Hard Life for a Legal Work: The 2008 Anti-Trafficking Law and Sex Work
This paper is written as part of my consultancy with the Cambodian Alliance for Combating HIV/AIDS (CACHA). The consultancy is an integral part of a larger research project by CACHA that aims to advocate for positive change in the approaches, practices, policies, and mechanisms employed by authorities, development partners, service providers and civil society vis:à:vis Universal Access (to treatment for HIV) and the right to work through strategic partnership with entertainment/sex workers. The primary purpose of the paper is to identify the challenges of the 2008 ‘Law on Suppression of Human Trafficking and Sexual Exploitation’ on the ‘right to work’ of ‘entertainment/sex workers’. The paper addresses four key issues outlined in the consultancy Term of Reference (TOR): (1) Comparison of Khmer version of law with English translation:especially looking at sections which appear to make sex work illegal; (2) Assessment of the workability of the new law and guidelines based on experiences in other jurisdictions: including South Korea which passed a similar law four years ago; (3) Overview of abuses under new law and anti:trafficking campaigns from collected reports, interviews, and case studies; and (4) Making recommendations for the amendment of the law taking into account the Cambodian legal system.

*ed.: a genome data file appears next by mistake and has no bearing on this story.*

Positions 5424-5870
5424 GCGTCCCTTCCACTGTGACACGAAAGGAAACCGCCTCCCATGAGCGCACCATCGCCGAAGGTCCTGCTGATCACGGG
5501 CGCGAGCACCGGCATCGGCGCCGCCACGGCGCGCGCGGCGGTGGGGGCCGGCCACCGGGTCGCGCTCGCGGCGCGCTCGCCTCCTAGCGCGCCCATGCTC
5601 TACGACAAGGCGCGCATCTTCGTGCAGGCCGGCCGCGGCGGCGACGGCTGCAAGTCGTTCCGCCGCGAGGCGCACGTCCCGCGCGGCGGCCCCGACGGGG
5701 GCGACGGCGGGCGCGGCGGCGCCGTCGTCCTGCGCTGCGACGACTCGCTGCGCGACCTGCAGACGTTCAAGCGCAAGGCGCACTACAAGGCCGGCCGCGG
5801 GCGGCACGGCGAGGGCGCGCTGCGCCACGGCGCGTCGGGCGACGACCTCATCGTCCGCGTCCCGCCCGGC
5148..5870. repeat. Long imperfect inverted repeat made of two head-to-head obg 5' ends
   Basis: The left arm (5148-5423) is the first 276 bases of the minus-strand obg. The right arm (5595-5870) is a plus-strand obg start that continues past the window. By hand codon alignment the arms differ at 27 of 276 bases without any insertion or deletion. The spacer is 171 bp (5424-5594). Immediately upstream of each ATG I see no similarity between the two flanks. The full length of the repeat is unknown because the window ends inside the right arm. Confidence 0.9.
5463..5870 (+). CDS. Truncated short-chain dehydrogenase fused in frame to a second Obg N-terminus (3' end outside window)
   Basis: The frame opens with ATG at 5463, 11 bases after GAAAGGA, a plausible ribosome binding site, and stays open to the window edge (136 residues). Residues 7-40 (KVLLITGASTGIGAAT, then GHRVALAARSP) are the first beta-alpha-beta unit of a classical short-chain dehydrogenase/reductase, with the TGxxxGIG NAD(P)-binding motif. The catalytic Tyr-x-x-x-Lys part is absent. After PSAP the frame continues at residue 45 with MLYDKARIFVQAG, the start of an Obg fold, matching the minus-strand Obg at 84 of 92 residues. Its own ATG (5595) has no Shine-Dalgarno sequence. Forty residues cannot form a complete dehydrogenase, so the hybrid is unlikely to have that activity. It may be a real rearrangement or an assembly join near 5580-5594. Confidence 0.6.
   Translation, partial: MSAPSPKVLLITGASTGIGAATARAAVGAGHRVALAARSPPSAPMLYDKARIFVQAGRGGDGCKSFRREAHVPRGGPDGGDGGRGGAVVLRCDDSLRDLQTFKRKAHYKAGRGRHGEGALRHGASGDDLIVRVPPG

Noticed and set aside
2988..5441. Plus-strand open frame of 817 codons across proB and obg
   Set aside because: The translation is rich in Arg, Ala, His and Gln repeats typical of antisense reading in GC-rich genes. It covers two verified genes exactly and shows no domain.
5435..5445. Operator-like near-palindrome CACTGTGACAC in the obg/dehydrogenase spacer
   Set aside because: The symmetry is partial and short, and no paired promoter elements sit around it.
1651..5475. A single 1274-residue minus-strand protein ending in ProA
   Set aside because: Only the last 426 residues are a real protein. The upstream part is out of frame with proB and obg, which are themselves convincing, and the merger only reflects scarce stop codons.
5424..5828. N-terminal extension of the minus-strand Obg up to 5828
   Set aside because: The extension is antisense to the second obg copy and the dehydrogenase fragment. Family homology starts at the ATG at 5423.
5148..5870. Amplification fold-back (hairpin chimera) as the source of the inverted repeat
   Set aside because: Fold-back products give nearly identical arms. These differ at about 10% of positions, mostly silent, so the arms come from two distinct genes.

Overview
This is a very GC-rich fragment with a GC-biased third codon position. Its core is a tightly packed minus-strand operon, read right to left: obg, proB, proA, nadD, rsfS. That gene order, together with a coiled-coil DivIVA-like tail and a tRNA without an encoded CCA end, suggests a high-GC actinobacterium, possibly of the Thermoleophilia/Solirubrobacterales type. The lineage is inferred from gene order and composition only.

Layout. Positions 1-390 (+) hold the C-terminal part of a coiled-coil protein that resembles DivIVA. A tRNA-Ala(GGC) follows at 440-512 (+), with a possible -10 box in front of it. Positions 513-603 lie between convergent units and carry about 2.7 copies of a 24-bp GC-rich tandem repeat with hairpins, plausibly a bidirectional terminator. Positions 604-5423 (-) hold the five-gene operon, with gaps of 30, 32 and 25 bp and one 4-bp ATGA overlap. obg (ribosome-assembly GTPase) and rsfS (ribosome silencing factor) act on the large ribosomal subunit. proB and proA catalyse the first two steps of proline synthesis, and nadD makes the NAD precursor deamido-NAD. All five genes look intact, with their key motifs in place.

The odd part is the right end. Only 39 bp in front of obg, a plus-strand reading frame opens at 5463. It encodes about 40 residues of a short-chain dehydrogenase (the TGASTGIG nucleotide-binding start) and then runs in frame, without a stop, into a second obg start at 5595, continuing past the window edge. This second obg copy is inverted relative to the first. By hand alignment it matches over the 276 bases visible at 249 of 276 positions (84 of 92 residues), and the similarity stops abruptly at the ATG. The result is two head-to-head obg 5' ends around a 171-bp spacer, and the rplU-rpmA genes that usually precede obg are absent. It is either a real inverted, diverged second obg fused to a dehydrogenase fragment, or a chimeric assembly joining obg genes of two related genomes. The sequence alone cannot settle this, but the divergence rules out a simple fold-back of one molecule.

*Thanks Mr. Chenda Keo, a Ph.D student at the Australian National University, for the contribution of this paper.
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